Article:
This experience has been immeasurably valuable to me. Being invited to another family home allows me to get another perspective on family life outside of my host family, and teaching one-on-one allows deeper relationships. While at first the son was very shy, didn’t want to speak much English, and even ran away, after playing hide-and-seek a couple of times and drawing some cool Lightning McQueen (his favorite character), his mom now tells me he looks forward to when I arrive! I have so much fun singing, dancing, and drawing with them that I couldn’t imagine my study abroad experience without this little job.
3) An English teacher at the University of Nantes looking for an English speaker to teach a low-key, fun English afterschool program at her daughter’s school posted to IES Abroad students on Facebook, and I, unable to refuse the opportunity, took the bait! This job is also paid. The kids in the program range from 7 years old to 12 years old, and they all have little to no English knowledge. With their (verrryyy) short attention spans, this makes teaching a class entirely in English difficult, to say the least. In fact, I find myself relying on my rudimentary french skills each class to give necessary instruction and discipline (they can be very naughty)! However, I find accordingly that this is the experience where I have learned the most - to not let the kids’ behavior get to me (my skin is now much thicker), to give instructions with much more energy and emphasis, and to be sharp and attentive immediately to all misbehavior (otherwise things can get out of control very quickly!)
All in all, I would encourage anyone to do the internship, no matter how nerve-wracking or daunting it seems, you might be surprised at how quickly you develop confidence amidst a room of students once you realize you have something very valuable to give them - a native culture and language experience.
Play to your strengths! Whether you are very artistic, good with technology, love music, can stimulate good conversation, or have creative ideas, use these in your lessons! If you think about it, all of your favorite teachers had probably different teaching styles, and that’s because different teachers have different strategies that work for them! The more experienced we become, the more we can form a more rounded toolbox of strategies.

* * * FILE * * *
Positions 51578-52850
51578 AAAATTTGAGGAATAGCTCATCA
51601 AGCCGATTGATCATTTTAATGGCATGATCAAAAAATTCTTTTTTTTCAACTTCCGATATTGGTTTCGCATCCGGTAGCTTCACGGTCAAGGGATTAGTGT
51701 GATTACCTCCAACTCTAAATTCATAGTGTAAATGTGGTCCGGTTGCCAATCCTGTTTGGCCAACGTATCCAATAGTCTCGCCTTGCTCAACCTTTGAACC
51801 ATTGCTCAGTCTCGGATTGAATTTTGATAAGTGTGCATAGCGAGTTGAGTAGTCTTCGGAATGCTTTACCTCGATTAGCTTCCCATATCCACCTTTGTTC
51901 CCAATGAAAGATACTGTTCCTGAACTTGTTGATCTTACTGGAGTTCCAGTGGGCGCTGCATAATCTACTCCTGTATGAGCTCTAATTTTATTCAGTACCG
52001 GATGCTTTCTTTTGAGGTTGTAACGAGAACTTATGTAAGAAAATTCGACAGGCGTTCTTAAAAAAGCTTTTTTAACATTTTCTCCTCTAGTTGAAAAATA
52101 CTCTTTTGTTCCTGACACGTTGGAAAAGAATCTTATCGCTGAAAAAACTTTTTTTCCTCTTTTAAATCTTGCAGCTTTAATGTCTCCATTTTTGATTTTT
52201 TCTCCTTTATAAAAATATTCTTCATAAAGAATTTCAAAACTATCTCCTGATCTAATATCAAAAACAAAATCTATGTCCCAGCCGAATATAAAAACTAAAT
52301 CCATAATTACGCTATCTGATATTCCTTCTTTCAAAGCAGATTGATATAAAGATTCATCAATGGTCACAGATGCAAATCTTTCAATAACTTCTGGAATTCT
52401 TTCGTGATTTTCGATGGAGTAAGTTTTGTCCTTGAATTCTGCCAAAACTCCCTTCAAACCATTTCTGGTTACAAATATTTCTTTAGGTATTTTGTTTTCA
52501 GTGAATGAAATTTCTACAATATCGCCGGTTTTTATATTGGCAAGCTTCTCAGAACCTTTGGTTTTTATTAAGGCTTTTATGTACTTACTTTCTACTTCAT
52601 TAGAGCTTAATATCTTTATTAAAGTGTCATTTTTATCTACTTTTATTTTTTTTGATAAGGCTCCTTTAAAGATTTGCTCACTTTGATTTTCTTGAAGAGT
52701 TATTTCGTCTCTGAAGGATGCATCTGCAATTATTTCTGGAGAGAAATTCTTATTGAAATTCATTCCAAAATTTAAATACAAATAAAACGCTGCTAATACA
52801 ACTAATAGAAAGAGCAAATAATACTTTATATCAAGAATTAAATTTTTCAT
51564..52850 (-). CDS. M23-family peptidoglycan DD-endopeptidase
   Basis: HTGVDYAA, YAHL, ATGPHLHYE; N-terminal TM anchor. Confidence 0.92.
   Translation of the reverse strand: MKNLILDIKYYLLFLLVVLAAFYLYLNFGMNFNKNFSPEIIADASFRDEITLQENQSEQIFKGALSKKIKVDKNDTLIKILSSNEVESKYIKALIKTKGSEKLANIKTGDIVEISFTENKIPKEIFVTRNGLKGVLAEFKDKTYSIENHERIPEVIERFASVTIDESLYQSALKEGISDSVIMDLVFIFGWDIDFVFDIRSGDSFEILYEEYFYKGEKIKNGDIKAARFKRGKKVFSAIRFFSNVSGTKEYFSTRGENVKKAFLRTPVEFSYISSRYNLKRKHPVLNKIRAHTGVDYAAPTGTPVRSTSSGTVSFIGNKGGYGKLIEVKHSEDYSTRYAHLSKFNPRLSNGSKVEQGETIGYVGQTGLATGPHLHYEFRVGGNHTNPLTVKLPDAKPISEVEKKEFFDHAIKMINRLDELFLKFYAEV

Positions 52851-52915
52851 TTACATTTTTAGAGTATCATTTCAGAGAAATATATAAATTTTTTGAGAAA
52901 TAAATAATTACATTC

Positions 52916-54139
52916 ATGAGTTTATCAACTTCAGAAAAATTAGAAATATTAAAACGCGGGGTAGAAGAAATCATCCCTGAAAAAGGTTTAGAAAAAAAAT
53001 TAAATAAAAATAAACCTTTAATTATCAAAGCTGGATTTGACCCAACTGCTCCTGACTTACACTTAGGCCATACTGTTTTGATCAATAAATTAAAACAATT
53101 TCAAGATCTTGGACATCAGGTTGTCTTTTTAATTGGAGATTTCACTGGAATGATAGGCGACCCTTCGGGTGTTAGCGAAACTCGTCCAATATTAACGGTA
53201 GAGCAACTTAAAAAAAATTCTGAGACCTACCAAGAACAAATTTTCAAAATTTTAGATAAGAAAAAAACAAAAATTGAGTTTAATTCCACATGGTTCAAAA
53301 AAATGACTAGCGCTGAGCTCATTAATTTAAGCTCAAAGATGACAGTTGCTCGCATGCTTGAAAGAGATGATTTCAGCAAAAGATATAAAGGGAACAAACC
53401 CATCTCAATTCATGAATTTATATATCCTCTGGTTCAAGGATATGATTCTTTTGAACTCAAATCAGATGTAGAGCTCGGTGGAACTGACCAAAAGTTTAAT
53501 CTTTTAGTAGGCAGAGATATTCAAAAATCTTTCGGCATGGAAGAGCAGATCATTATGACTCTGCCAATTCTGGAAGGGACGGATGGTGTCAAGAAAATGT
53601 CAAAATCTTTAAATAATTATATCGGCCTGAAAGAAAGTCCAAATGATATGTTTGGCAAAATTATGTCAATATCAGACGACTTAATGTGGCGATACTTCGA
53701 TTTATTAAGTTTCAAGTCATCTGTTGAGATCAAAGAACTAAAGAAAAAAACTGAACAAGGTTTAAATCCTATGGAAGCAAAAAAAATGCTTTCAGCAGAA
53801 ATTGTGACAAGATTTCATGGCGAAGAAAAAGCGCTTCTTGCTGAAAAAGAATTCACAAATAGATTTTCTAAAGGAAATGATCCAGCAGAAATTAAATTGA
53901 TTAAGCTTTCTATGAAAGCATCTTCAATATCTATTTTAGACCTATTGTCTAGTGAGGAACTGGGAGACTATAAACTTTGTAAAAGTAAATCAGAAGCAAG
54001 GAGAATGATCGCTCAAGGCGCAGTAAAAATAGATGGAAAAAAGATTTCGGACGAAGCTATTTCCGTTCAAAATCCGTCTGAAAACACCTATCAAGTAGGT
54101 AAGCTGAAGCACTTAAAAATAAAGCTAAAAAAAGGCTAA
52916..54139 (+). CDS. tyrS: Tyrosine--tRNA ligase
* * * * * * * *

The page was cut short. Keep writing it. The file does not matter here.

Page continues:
Also: These were my experiences, internships vary widely for each teacher and school you intern at; keep an open mind to more easily adapt to where-ever you get placed.
Finally, if you are even just thinking that you would like to do the teaching internship (the selection process is very open), make sure you bring supplies for your lessons from America! A children’s book, magazine, or even American coins could really help stimulate interest for a lesson. I wish I had brought some of my favorite children’s books to read to the classes.
The Last Class
For the last class of my quatrième students, they gave me a surprise party. I was overcome with love and gratitude for my students while they formed a ring around me, each sharing something they enjoyed about my English class during the semester. Right now, their cards hang above my desk, reminding me that all my hard work this semester was so incredibly worth the effort, and inspiring me to continue to pursue similar experiences.
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<p>My name is Miah Chu Won Tapper. I come from a large family with two younger brothers and three younger step-siblings, whom I live with on the small island of Oahu, Hawaii. I’ve always had a passion for traveling but until now I’ve only traveled the world in books. As a French major, I’m so excited to be able to continue the adventure in Nantes, France. </p>